Table of Contents

THE MALTESE ARCHIPELAGO

BEFORE THE TEMPLES

THE TEMPLES

Kordin III

Ta’ Hagrat

Skorba

Borg in-Naddur

Ggantija

Hagar Qim

Mnajdra

Tarxien

THE TEMPLE AGE

TEMPLE aRT

RELIGIOUS BELIEFS & PRACTICES

bURIAL PRACTICE

 

 

 

 

 

 

 

 

 

 

 

 

Borg in-Naddur. View from the South

Borg in-Naddur. View from the South

 

 

 

 

Table of Contents

THE MALTESE ARCHIPELAGO

BEFORE THE TEMPLES

THE TEMPLES

Kordin III

Ta’ Hagrat

Skorba

Borg in-Naddur

Ggantija

Hagar Qim

Mnajdra

Tarxien

THE TEMPLE AGE

TEMPLE aRT

RELIGIOUS BELIEFS & PRACTICES

bURIAL PRACTICE

 

Borg In-Naddur

The area around Marsaxlokk Bay was an important focus of settlement during the neolithic and the remains of a number of them have survived into recent times. A building known as Hal Ginwi (‘the prehistoric dwelling’) was excavated by A.V. Laferla in 1917. There are a number of rooms built out of large stones, some of them with torba floors, but not enough information wasSatellite View recovered to say whether they were domestic or religious in function. At nearby Tas-Silg, one of the premier sanctuaries on the island in Classical antiquity, the partial remains of a Tarxien Phase building were found underlying the later Punic temple. A rather battered standing goddess figure found there seems to indicate a religious function. To the north of Marsaxlokk Bay is a small promontory known as Xrobb il-Ghagin with steep cliffs on the north side. At the top of these cliffs are the remains of another, badly disturbed temple—what appears to be a paved corridor leading to a setting of uprights that may represent the remains of apses.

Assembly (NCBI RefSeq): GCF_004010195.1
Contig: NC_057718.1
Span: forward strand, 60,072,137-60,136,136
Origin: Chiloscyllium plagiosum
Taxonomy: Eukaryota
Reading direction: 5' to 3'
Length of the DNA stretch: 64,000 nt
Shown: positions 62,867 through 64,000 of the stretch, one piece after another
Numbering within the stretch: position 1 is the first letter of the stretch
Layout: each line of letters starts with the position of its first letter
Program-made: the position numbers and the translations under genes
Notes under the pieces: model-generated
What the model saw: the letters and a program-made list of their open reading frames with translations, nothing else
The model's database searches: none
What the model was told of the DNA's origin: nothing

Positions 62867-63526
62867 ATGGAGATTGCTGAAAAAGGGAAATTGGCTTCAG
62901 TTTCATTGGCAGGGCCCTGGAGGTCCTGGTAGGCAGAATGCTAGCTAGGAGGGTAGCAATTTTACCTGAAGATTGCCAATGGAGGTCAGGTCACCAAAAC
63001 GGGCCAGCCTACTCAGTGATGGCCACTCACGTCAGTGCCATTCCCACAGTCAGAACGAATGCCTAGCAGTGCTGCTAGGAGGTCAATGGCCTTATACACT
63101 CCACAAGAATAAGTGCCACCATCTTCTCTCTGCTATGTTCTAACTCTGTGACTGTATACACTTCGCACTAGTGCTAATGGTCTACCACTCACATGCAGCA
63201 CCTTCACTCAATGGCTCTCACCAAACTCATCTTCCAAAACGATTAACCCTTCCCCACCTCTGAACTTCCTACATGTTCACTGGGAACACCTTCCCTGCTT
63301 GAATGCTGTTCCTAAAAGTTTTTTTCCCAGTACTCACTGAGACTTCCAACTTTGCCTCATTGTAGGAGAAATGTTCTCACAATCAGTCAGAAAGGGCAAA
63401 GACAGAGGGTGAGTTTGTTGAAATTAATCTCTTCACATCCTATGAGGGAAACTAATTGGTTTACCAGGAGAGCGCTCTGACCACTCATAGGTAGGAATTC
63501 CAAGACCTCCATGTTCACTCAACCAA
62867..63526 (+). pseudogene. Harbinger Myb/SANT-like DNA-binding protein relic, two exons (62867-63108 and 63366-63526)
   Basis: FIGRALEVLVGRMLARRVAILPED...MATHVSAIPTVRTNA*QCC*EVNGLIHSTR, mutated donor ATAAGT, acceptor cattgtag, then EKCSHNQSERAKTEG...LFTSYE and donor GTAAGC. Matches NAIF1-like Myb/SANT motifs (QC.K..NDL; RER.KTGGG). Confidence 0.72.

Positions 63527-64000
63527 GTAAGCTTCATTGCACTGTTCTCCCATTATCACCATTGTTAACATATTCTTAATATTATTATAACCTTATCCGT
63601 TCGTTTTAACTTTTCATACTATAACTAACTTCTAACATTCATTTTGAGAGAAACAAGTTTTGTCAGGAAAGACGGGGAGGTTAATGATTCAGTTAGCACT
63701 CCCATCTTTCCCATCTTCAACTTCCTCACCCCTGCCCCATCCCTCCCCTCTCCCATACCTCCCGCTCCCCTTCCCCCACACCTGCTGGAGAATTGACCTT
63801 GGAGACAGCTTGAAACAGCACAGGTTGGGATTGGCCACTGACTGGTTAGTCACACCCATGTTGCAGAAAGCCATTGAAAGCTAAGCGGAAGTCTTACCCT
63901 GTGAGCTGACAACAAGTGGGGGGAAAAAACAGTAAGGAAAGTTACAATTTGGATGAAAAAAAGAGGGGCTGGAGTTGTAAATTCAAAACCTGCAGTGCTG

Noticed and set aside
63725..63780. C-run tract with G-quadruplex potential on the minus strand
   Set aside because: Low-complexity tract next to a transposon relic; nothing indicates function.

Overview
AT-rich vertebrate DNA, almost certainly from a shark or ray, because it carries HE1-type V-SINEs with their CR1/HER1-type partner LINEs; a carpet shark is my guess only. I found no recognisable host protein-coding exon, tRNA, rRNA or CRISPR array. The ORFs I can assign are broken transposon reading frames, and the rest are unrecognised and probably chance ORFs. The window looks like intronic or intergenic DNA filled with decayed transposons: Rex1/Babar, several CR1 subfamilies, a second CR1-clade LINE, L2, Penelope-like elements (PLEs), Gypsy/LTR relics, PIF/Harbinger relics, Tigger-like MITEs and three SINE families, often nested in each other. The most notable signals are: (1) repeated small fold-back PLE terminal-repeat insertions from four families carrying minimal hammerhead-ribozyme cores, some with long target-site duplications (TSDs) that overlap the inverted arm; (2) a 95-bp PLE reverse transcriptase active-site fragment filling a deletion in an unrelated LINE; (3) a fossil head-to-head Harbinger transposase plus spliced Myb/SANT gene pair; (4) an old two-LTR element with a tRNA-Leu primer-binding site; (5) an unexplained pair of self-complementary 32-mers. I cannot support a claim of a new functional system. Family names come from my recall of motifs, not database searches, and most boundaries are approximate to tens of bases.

Borg in-Nadur

The site of Borg in-Nadur is located at the junction of two stream beds, the Wied Dalam and the Wied Has-Saptan, near the site of a Bronze Age fort. The ruins of the temple were highly visible and were well-documented by early antiquarians but no excavation took place until the 1920’s, when Margaret Murray spent several seasons there. She described three sets of buildings but only the central one survives in reasonably good condition. The other two were largely destroyed and their stones used for field walls. In addition, much of the interior is covered by large mounds of rubble—mainly the spoil from Murray’s excavations.

Plan of Borg in-Naddur

The main unit consists of a small, four-apse temple (11-14) that opens onto an oval forecourt, measuring approximately 22 x 15 metres. The court was entirely enclosed by a megalithic wall—a unique feature—and has a monumental entrance (1) on the eastern side. Immediately to the north of the entrance and on the outside of the wall were two niches. One (2) may have been a pillar niche while the other (3) was roofed by a massive capstone (now broken) nearly four metres long resting on two pedestals. Behind the pillar niche was a T-shaped setting of large stones sub-dividing the northern part of the enclosure but a lot of Bronze Age material was recovered and many of the features uncovered undoubtedly date to that time. The temple is rather badly damaged and has not been completely excavated but it looks like a fairly typical example of the four-apse type. Presumably a central niche lies beneath the later rubble at the rear of the building.